With respect to Autonomy, the District is doing everything possible to strip teachers of this. We are micromanaged more and more every year. We cannot decide what is best for our students because some outside consultants the District has hired apparently know our students better.

While the District certainly wants us to improve and work toward mastery, they have tried to accomplish this in counter-productive ways. Time is what is needed to achieve mastery, and we keep losing more and more of it.

Purpose is the hardest thing for anyone to take from our profession. It is arguably the reason we continue to teach in spite of all of the attacks we face. No matter how many people accuse us of being selfish, we know we are in this for the students. Yet, sadly, "education reformers" have found ways to strip even this from us.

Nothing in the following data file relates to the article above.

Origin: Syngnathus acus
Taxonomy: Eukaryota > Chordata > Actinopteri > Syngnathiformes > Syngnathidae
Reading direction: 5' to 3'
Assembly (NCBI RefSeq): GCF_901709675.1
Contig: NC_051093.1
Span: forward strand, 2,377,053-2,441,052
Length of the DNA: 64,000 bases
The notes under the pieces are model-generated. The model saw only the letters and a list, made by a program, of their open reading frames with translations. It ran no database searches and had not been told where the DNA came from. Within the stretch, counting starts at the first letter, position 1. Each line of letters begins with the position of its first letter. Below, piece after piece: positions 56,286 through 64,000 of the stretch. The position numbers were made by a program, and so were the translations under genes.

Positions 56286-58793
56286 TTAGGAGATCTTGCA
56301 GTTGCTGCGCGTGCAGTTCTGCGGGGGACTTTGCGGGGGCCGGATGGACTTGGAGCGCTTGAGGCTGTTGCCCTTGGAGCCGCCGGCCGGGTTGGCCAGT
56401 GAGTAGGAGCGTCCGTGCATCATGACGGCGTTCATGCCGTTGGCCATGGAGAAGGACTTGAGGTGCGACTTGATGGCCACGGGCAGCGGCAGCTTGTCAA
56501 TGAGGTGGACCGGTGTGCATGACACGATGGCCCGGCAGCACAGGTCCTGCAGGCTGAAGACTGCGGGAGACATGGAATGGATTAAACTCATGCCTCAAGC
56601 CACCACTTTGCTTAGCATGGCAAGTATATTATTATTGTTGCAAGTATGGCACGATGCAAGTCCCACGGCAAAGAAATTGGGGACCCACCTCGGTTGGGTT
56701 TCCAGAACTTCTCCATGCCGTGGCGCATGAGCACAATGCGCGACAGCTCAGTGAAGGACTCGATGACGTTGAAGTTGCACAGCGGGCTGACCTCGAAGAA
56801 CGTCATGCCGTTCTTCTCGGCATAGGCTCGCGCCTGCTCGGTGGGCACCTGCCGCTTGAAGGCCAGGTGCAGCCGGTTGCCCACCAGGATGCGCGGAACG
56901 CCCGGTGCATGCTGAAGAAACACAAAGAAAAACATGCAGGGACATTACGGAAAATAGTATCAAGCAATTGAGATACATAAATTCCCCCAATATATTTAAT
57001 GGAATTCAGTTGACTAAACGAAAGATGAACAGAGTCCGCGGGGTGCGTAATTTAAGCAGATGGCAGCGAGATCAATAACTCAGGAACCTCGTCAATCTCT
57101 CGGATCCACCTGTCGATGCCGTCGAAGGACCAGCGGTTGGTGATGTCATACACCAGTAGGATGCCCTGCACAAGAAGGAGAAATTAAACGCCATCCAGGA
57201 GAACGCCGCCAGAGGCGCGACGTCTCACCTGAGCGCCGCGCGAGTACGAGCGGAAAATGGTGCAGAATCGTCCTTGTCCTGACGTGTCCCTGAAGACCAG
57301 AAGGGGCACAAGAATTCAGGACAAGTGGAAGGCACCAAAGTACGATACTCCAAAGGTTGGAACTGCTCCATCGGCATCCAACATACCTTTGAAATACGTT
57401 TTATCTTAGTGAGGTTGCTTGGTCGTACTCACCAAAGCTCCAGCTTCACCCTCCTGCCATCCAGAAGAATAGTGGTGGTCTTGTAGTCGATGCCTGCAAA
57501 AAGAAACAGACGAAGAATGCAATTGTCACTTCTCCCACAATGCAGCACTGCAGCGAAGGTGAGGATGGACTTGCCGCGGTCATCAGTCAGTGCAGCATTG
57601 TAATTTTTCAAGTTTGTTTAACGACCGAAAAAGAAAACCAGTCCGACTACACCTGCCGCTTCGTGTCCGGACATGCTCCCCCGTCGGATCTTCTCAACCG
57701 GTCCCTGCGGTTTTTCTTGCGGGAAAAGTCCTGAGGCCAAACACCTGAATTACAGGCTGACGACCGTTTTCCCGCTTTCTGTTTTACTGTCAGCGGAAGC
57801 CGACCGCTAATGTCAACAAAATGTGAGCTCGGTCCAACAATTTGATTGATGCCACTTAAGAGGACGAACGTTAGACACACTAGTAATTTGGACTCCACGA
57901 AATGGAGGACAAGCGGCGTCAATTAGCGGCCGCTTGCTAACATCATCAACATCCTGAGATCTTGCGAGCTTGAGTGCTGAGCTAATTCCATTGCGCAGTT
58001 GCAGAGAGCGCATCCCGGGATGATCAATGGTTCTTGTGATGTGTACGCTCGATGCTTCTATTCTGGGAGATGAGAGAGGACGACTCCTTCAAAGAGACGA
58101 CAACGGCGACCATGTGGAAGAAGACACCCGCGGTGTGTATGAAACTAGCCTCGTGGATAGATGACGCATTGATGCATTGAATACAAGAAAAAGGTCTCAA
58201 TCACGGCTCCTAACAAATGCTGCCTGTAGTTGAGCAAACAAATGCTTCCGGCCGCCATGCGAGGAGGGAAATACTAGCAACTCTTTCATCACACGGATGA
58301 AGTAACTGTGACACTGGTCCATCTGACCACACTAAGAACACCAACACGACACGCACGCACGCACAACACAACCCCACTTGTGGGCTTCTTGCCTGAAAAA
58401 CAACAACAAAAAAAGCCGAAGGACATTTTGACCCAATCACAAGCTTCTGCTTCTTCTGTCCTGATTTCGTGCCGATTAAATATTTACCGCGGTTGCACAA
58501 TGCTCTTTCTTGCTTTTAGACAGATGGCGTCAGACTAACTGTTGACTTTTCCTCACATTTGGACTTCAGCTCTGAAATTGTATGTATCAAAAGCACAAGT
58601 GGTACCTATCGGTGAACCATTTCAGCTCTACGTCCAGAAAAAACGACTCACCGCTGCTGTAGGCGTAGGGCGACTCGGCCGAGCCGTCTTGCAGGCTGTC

The push for standardized testing and "accountability" pressure us to focus on political feel-good measures rather than true learning. We see first hand the harm this is doing to our students, and how it takes away from our true purpose.

I only hope the new board will take to heart the messages in these two lectures and work with teachers to create public schools that promote creative, divergent, and critical thinkers, and where the staff truly feels valued.